Classic California Drive

A dream itinerary from Monterey to Morro Bay that can be covered in a weekend.

By Richard Alleman

Some of the country’s most ravishing scenery can be found as you drive down California Highway 1. Edging the Pacific for most of its 655 miles—from Mendocino County, in the north, to Orange County, in the south—this classic roadway packs in dramatic vistas and a few surprises along the 145-mile stretch from Monterey to Morro Bay.

Monterey to Carmel-by-the-Sea

John Steinbeck fans may recognize the historic town of Monterey as the setting of colorful novels, like Tortilla Flat and Cannery Row. You can take a quick walk around the latter’s namesake, where today former fish-canning factories have been restored as shops, cafés and restaurants. The star attraction here is the Monterey Bay Aquarium; the jellyfish display alone—tank after tank of these exotic creatures, which look like Tiffany lamps come to life—is worth the visit.

When you’re ready to hit the road, follow the signs to the Pacific Grove Gate of the legendary 17-Mile Drive (entry fee, $10 a car), which winds around coves and cypress-studded sands. Pick up sandwiches at Pavel’s for a picnic lunch at Seal Rock before exiting the drive at Carmel-by-the-Sea. The town enchants with its fairy-tale-like cottages and white-sand beach. Don’t miss the beautifully restored Mission San Carlos Borroméo del Río Carmelo, which dates from 1771. If you have time for a gallery or two—there are more than 80—William A. Karges Fine Art specializes in early California painters, whereas the Winfield Gallery represents some of the area’s best contemporary artists.

Big Sur

From Carmel you can catch Highway 1 south to Point Lobos State Reserve, which offers hiking trails through a surreal landscape of craggy cliffs and tangled trees. In a hurry? You can leave the car at the Sea Lion Parking Area to hike the Cypress Grove Trail; it’s less than a mile long. Then continue south to Big Sur, where steep cliffs drop down to breathtakingly beautiful beaches. There are numerous spots in which to pull over and photograph the dizzying vistas.

Just beyond the funky village of Big Sur, past the luxe Ventana and Post Ranch Inn resorts, is the fabled Nepenthe restaurant, on the right side of the road. Used extensively in the Richard Burton–Elizabeth Taylor film The Sandpiper, it’s a good place for an alfresco snack with yet another knockout view of the Pacific. The Esalen Institute, a few miles farther south, is known for its spiritual retreats and holistic workshops. Even if you’re not in residence, you can schedule an outdoor massage (for either 11 a.m. or 4 p.m.) and bookend it with soaks in the property’s hot springs. But beware: You could be so blissed out after your visit that you might not feel like driving. So consider staying overnight in a rustic cottage room at nearby Deetjen’s Big Sur Inn, which also has a cozy restaurant.

San Simeon to Morro Bay

When you’re back on the road the next morning, the mountains eventually jut eastward, and Highway 1 descends to sea level by the time you reach San Simeon. If you’re up for a hike, Hearst San Simeon State Park has a 3.3-mile trail through forests, wetlands and beaches. But the area’s crown jewel may just be media mogul William Randolph Hearst’s spectacular estate. You can tour Hearst Castle’s 165 rooms, their opulent Renaissance- and Baroque-style interiors and antiques imported from Europe in the 1920s. Reservations are a must, and the Grand Rooms tour is recommended for first-time visitors.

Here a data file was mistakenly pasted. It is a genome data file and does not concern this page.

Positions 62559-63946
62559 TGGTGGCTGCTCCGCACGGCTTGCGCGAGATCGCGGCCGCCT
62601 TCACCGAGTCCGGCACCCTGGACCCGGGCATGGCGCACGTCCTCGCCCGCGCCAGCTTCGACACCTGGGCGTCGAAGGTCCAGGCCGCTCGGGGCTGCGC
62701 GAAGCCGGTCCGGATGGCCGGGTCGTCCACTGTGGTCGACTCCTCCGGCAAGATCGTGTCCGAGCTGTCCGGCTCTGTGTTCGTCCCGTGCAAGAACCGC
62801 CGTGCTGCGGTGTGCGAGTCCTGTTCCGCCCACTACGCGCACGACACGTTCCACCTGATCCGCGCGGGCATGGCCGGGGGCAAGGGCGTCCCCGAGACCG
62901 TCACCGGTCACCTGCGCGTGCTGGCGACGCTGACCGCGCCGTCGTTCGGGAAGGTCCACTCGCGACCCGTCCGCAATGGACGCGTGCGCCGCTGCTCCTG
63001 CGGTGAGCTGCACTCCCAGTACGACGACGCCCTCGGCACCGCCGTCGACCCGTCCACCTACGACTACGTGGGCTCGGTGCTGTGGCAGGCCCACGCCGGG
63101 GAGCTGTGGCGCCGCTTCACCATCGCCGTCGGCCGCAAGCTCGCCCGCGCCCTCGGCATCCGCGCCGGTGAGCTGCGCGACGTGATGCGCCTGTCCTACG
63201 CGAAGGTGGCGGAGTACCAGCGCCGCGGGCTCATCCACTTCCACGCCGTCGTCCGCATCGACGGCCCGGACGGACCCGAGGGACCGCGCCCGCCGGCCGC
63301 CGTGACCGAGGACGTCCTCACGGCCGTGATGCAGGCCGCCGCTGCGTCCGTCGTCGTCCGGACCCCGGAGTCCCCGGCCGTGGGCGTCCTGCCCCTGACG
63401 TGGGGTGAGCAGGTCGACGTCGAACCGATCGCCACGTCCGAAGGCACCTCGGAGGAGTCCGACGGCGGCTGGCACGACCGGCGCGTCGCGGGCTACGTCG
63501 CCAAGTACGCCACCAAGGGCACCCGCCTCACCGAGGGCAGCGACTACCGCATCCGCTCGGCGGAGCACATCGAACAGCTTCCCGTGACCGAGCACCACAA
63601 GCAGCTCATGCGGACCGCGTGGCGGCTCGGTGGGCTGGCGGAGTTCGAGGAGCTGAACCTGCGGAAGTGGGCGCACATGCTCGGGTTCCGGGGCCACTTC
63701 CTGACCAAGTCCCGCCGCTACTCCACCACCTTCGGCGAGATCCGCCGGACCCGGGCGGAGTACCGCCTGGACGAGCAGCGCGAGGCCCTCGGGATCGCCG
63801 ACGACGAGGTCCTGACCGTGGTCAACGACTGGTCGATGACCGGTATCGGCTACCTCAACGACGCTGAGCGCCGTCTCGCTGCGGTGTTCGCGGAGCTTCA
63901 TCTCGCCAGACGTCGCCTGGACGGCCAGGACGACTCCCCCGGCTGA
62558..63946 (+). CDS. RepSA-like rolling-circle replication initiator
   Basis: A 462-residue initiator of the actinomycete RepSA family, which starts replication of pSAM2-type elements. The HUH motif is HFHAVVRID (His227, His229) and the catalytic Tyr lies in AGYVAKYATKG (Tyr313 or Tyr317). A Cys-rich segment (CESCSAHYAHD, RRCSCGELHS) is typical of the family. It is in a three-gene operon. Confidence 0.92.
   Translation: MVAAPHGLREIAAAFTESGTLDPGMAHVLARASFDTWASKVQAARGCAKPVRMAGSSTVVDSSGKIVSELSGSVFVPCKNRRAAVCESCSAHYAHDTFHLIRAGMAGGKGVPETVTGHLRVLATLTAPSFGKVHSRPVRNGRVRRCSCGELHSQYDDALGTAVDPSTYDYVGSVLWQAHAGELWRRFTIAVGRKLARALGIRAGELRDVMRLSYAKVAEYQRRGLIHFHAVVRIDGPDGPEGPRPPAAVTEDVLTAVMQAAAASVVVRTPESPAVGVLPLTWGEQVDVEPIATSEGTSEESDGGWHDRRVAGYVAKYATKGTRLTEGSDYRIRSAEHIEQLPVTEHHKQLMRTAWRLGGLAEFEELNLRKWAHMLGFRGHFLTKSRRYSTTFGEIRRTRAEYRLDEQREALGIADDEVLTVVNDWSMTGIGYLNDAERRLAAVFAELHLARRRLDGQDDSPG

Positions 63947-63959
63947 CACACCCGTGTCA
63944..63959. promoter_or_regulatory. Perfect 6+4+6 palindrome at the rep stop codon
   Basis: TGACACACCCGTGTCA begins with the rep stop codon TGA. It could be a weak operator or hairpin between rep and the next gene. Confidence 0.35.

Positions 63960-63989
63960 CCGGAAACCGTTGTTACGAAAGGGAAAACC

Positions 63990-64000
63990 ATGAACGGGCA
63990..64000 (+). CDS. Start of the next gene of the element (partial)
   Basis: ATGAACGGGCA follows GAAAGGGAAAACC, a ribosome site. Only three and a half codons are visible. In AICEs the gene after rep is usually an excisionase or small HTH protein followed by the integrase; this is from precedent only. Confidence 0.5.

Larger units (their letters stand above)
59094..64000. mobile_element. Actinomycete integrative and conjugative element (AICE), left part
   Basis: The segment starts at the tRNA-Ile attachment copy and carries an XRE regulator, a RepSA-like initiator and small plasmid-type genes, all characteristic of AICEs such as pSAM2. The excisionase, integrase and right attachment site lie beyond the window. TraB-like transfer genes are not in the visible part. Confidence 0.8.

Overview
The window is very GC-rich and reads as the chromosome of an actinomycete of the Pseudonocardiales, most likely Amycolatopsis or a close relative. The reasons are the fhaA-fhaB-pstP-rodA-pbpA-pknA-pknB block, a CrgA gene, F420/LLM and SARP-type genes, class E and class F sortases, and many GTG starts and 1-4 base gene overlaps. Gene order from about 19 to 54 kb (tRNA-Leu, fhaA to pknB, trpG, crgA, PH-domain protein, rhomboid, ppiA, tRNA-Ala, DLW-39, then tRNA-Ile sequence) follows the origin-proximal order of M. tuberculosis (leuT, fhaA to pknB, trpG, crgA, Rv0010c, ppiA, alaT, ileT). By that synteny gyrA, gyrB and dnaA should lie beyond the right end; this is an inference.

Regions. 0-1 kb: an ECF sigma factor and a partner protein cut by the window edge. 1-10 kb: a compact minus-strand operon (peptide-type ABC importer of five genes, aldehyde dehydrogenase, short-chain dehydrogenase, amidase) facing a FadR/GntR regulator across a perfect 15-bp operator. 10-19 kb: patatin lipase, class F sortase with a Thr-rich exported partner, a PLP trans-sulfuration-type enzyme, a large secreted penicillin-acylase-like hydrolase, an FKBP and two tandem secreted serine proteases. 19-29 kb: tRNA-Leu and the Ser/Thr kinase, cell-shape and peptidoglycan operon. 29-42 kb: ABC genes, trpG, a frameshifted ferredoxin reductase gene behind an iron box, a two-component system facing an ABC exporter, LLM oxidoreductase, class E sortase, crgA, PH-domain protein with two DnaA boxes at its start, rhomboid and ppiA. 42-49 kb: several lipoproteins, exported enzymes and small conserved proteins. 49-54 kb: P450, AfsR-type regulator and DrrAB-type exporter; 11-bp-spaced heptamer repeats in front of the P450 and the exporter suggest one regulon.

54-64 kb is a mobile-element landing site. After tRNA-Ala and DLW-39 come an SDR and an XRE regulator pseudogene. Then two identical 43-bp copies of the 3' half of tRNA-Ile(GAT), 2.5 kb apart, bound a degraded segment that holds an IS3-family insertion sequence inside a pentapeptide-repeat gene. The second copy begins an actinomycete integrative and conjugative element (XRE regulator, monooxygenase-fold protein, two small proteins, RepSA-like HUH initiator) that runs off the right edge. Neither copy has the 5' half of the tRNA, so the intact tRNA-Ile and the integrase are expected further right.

Hearst Castle is a hard act to follow, but Morro Bay, some 30 miles to the south, stuns with its 581-foot-high Morro Rock, known as the Gibraltar of the Pacific. You can explore the Rock and harbor by kayak, or discover hidden beaches on foot in Morro Dunes Natural Preserve. You may want to spend the night in the charming village of San Luis Obispo, some 13 miles south. The secluded Sycamore Mineral Springs Resort, just out of town, has hillside hot tubs. Once a favorite hideaway for old-time Hollywood stars, it’s also a great place to unwind and toast the end of your great American drive.

THE DETAILS
Deetjen’s Big Sur Inn
48865 Calif. Hwy. 1, Big Sur; 831-667-2377; deetjens.com; doubles from $115 a night
Esalen Institute
55000  Calif. Hwy. 1, Big Sur; 888-837-2536; esalen.org
Hearst Castle
750 Hearst Castle Rd., San Simeon; 800-444-4445; hearstcastle.org; tours, from $25
Hearst San Simeon State Park
San Simeon–Monterey Creek Rd., Cambria; 805-927-2020; parks.ca.gov
Mission San Carlos Borroméo del Río Carmelo
3080 Rio Rd., Carmel-by-the-Sea; 831-624-1271; carmelmission.org
Monterey Bay Aquarium
886 Cannery Row, Monterey; 831-648-4800; montereybayaquarium.org; tickets, from $40
Morro Dunes Natural Preserve
225 Morro Bay Blvd., Morro Bay; 800-231-0592; morrobay.org
Nepenthe
48510 Calif. Hwy. 1, Big Sur; 831-667-2345; nepenthebigsur.com; lunch for two, from $20*
Pavel’s Bakerie
219 Forest Ave., Pacific Grove; 831-643-2636; no website; lunch for two, from $40
Point Lobos State Reserve
62 Calif. Hwy. 1, Carmel-by-the-Sea; 831-624-4909; pointlobos.org
Sycamore Mineral Springs Resort
1215 Avila Beach Dr., San Luis Obispo; 805-595-7302; sycamoresprings.com; doubles from $150 a night
William A. Karges Fine Art
Sixth and Dolores Sts., Carmel-by-the-Sea; 831-625-4266; kargesfineart.com
Winfield Gallery
Dolores St., Carmel-by-the-Sea; 831-624-3369; winfieldgallery.com
  • *Estimated meal prices do not include drinks, tax or tip.
  • NOTE: Information may have changed since publication. Please confirm key details before planning your trip.
  • Published: July 2015